Sinterklaas Brings Dutch Tradition and Christmas Revelry to Rhinebeck

The story of how one woman helped put Rhinebeck on the map as one of the country’s most “Christmassy” towns.

Sinterklaas. Photo courtesy of Dutchess Tourism

Dive into the culture of Rhinebeck’s Sinterklaas, a traditional Dutch Christmas festival and celebration with live music, parades, and more.

Back in 1985, following the move of the beloved Rhinebeck Craft Fair from the Dutchess County Fairgrounds to Massachusetts, a group of residents met to discuss a new event for the village. Rhinebeck resident Jeanne Fleming, whose events experience includes a long-running stint as the director of New York City’s Village Halloween Parade and the centennial of the Statue of Liberty, seemed like the perfect person to lead the initiative.

She assembled a hundred people of all ages “from kids to the elderly,” businesses, churches, and government officials and asked them what sort of event they wanted to see.

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After many rounds of voting, Fleming was surprised: “People wanted an event around the holidays,” she says, “for children, and based around their Dutch heritage.” But about what? She eventually discovered the story of Sinterklaas, a Dutch Christmas tradition that celebrates children.

Its Dutch roots are traced all the way back to the late 1600s, with the purchase of 2,200 acres of land from Sepasco and Esopus natives by a small group of Dutch traders. And with the Dutch came Sinterklaas. The first “Old Dutch Christmas in Rhinebeck” was an initial success, but took a hiatus in the 1990s. Years later, Fleming and the festival returned with a vengeance. And since, it’s grown extremely popular and beloved.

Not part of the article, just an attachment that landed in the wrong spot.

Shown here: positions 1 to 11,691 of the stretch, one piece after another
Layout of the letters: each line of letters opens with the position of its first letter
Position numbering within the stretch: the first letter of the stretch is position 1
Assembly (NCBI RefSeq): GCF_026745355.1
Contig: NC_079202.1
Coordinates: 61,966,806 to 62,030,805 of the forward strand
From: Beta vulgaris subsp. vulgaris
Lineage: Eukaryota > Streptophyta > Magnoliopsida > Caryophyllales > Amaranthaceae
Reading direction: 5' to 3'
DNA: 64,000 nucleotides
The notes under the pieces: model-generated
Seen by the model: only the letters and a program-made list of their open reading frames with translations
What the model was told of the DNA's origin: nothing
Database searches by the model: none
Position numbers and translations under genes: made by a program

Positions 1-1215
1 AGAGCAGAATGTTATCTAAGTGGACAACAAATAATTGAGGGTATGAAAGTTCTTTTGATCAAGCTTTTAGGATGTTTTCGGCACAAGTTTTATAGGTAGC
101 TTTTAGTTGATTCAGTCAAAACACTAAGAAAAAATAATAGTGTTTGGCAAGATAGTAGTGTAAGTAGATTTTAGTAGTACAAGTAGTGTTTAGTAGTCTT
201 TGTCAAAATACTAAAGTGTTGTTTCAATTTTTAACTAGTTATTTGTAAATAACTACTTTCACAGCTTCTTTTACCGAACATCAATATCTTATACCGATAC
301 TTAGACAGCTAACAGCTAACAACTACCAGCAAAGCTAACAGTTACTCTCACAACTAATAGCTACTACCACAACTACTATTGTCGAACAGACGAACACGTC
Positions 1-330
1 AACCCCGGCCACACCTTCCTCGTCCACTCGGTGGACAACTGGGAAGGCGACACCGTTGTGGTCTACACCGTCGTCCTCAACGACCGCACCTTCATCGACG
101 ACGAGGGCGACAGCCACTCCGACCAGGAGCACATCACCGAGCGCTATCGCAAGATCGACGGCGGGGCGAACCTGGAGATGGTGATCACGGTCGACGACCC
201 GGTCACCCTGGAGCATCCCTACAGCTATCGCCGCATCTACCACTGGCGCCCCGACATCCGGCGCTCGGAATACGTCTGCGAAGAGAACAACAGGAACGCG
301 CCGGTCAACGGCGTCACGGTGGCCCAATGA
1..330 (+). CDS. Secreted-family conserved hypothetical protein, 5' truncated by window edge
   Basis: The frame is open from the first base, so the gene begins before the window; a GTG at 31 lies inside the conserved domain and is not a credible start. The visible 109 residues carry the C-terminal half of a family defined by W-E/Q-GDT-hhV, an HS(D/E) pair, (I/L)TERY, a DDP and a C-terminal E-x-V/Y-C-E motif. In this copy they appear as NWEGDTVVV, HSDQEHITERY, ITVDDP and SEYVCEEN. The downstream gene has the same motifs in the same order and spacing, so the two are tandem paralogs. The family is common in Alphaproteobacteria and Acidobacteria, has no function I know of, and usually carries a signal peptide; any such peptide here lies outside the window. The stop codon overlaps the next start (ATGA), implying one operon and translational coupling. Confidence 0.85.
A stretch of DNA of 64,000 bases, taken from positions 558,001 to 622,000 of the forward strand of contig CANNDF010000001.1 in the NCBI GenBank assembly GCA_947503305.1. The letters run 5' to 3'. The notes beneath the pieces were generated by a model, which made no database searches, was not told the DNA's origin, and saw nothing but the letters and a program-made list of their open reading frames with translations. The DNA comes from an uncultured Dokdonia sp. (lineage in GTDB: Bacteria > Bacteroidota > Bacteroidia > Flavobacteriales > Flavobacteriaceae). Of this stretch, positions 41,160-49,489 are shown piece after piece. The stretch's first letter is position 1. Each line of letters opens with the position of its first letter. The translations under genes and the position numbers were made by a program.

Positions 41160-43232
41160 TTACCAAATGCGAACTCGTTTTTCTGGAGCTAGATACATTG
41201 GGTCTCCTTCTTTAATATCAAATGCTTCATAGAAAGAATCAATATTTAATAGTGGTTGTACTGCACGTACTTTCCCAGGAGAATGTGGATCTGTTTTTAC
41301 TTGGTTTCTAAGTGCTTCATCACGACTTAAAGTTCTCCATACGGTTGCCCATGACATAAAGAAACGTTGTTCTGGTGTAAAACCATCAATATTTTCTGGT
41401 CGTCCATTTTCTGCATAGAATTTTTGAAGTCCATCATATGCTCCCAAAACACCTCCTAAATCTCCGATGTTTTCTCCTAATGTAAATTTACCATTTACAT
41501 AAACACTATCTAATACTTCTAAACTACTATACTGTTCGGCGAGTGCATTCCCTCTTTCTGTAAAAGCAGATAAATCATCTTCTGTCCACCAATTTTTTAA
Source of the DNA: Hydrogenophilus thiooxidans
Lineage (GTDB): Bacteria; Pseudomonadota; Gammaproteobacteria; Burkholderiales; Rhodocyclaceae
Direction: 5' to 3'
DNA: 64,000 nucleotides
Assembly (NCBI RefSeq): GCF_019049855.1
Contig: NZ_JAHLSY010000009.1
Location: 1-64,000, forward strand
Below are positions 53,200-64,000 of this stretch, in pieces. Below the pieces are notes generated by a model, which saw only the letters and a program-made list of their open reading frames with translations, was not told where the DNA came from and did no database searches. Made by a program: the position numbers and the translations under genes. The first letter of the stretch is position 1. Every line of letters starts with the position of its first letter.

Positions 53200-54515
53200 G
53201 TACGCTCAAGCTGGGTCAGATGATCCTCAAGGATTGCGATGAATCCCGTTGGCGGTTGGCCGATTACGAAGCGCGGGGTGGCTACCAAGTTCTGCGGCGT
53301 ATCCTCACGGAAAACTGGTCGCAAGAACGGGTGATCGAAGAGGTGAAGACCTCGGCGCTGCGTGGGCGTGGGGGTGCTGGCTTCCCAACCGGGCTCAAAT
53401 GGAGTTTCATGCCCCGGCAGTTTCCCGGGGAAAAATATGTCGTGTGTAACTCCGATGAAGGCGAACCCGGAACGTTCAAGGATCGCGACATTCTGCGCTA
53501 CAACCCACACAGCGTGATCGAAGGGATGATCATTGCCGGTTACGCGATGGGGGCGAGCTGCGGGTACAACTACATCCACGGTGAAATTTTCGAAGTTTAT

Fleming altered aspects of the medieval celebration, removing all references to the punishment of naughty children and transforming the character of Zwarte Piet – traditionally performed by an actor in blackface – into the kinder, cuddlier, Grumpus.

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Fleming put on what was then entitled An Old Dutch Christmas in Rhinebeck for eight years, but a lack of funds and her young son’s cancer diagnosis eventually made it unfeasible. And in fact, her son played an important role in the festival’s 2008 return as Sinterklaas: “I had always wanted him to see it,” says Fleming, who notes that her son has been cancer-free since 2011.

But bringing it back came with some qualifications: support from local merchants, outreach to non-Christian communities, and the full participation of the Village of Rhinebeck.

Fleming sees it as a testament to not only the season, but the entire community: “every single local group, every church, is involved.” More than anything, however, it’s about the kids. “We come together,” she says, “and celebrate all of our children together.”

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This year’s celebration takes place on December 4. Many of Rhinebeck’s most notable small businesses, shops, and art destinations get in on the fun. Upstate Films screens holiday flicks while brass bands serenade the town. The all-day event culminates in the Starlight Parade at 6 p.m.

Related: Where to See the Brightest Holiday Lights in the Hudson Valley

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